Vuzix: The Company You’ve Never Heard of That Apple’s Likely to Buy Next

Vuzix Glasses On Display Credit: zixia / Shutterstock
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Rumours have been swirling since late 2017 about Apple’s ambitions for launching its own augmented reality headset, and while the company’s plans are remaining typically close to the vest, enough information keeps slipping out to give us an idea of what Apple’s AR headset — or more likely, glasses, are going to look like and what they’ll probably do.

Apple representatives met with component suppliers at CES 2018, and then again at CES 2019, seeking even more sophisticated components. Putting the pieces together suggests that Apple isn’t ultimately looking to build a VR headset like an Oculus Rift or Microsoft HoloLens, but rather something more akin to the style of Google Glass — a pair of glasses that can be worn more casually to provide augmented reality features; after all, a big, cumbersome headset doesn’t really seem like Apple’s style.

While Google failed miserably with Google Glass, some of that was due to the product being ahead of its time — both in terms of user acceptance and the technology available to build it. Google also marketed Glass in a very odd way, choosing to roll it out lottery-style to early adopters, and saddling it with a very high price tag even for those who were given the privilege of being allowed to buy a pair. Google’s glasses also weren’t able to avoid a cyborg-like design that generally put people off, and of course there was also the undercurrent of privacy issues — many people were at least vaguely uneasy about the possibility of the big Google machine watching everything they were doing.

There’s an Older Player in the Game: Vuzix

However, although Google failed to hit the mark with a consumer product, there’s another company that most people haven’t heard of that has been chugging along with video eyewear for almost two decades.

In fact, we first encountered Vuzix back in 2006 (it was going by the name Icuiti for a brief stint back then) when it released its iWear Video Eyewear for Apple’s new fifth-generation iPod — the first one to offer video playback — providing a nice alternative to squinting at the small 2.5″ 320×240 screen.

iWear never really went much beyond being a niche product — back in those days most users still used their iPods for music and podcasts rather than movies and TV shows, and the borg-like aesthetic of the big video glasses had only a niche appeal at best. But the company continued to iterate on that with later products improving the design and features, and by 2009 it had actually produced the Wrap 920AV — a set of video glasses that actually looked like a sporty set of sunglasses.

That was ten years ago, and Vuzix hasn’t sat still, last year releasing a set of $1,000 smart glasses, the Vuzix Blade, and showing what is, in our minds at least, the kind of design that Apple should not only be striving to achieve, but to significantly surpass.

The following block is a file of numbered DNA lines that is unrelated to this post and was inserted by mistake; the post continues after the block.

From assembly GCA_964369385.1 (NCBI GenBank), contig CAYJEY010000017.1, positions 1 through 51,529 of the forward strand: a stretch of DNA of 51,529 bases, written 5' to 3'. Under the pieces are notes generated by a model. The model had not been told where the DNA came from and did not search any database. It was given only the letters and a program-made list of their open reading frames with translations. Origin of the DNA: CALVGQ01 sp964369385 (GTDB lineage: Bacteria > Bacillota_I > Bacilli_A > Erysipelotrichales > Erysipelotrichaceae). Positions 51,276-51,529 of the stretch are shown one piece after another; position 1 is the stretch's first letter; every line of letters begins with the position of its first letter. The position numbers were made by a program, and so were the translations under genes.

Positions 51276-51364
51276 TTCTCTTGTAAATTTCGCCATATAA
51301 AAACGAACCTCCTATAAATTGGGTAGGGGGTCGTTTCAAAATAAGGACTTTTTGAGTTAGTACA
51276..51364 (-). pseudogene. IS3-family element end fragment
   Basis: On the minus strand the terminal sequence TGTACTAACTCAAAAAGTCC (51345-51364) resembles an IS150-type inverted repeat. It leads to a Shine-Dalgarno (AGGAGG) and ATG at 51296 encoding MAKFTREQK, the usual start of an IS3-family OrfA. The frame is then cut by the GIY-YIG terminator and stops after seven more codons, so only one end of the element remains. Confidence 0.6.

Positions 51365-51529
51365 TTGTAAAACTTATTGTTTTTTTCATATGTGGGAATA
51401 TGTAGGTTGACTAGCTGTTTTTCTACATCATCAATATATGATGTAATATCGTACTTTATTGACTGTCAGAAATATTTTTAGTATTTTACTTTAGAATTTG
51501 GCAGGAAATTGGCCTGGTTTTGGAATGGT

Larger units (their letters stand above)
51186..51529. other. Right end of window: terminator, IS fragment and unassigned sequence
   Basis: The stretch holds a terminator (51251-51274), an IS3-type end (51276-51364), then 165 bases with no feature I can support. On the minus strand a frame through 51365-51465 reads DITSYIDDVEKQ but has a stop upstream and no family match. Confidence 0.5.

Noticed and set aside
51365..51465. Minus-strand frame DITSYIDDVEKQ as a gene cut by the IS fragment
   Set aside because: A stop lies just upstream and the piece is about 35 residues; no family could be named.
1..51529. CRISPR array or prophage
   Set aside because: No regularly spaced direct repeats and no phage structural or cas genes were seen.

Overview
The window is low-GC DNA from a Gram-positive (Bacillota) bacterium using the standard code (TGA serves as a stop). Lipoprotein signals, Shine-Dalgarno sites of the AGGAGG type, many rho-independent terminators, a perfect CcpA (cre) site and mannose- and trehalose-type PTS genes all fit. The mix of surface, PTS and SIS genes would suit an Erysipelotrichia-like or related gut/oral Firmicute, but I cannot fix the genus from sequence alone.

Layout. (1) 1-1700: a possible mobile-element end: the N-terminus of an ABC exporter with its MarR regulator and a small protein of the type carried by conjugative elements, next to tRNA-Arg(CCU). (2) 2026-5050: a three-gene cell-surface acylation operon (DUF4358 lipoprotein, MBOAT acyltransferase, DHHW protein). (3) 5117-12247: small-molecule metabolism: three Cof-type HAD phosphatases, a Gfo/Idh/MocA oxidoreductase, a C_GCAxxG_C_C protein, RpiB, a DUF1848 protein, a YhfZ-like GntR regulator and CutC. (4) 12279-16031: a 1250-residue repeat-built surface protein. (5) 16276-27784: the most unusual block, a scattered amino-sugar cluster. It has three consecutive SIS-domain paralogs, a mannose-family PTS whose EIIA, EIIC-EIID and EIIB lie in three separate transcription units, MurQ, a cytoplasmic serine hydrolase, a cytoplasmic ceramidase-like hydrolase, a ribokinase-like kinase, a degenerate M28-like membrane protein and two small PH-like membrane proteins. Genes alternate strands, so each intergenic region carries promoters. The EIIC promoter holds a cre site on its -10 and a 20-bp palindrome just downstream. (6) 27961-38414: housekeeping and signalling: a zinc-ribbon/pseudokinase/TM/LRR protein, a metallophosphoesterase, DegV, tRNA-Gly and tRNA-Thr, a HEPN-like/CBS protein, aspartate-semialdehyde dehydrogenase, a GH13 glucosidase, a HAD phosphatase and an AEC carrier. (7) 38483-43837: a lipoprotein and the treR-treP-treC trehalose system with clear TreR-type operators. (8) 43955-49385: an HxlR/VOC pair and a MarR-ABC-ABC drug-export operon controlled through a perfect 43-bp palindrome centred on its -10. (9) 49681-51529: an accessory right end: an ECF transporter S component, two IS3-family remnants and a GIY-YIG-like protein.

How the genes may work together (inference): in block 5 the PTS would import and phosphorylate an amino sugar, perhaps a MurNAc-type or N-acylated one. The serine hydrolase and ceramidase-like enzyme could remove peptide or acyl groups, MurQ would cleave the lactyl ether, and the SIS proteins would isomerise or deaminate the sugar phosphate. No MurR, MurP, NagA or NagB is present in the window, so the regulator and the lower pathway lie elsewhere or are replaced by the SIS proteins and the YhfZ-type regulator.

From a design point of view, Vuzix’s Blade is the most fashionable digital eyewear we’ve seen, although that may not be saying much; while you won’t look weird wearing them, they’re certainly not what most would consider to be stylish.

Further, while Vuzix has managed to accomplish quite a bit with its latest glasses, we think it’s a stretch to call them true augmented reality glasses, as they offer more of a “psuedo-AR” experience — images are superimposed over your real-world environment, but they remain in a fixed position relative to your head, rather than being placed into the 3D environment in front of you. In other words, it’s useful for seeing status information, but considerably less useful for doing things like locating real-world objects and places. Basically, what Blade really provides is simply a heads-up display (HUD).

Apple’s Approach to AR Glasses

Apple’s work with ARKit in iOS 11 and ARKit 2 in iOS 12 strongly suggests that simply providing a HUD is not what Apple is after, and it seems like a certainty that it’s going to be looking to build glasses that can actually place information on the screen into the user’s environment, in the exact same manner as how ARKit works through the iPhone camera lens right now.

Of course, that’s a tall order, but there’s no doubt that Apple has the technological expertise and financial resources to pull it off, but what may be a more difficult challenge for the company is packing all of that into a fashionable set of eyeglasses that don’t make their wearers look like refugees from a William Gibson novel. That’s where we think there may be a strong symbiotic relationship with Vuzix, which has clearly spent many years working to crack the challenges of making advanced display technology fit into glasses with a much more normal physical design than many other companies have been able to accomplish.

While Apple may no longer be as concerned about the fashion industry as it was in the early days of the Apple Watch, the company still prides itself on an industrial design aesthetic that leans far more toward the human side, and we suspect that this will be the biggest challenge for Apple in moving forward with its new Apple Glasses — creating something that normal people actually want to wear.

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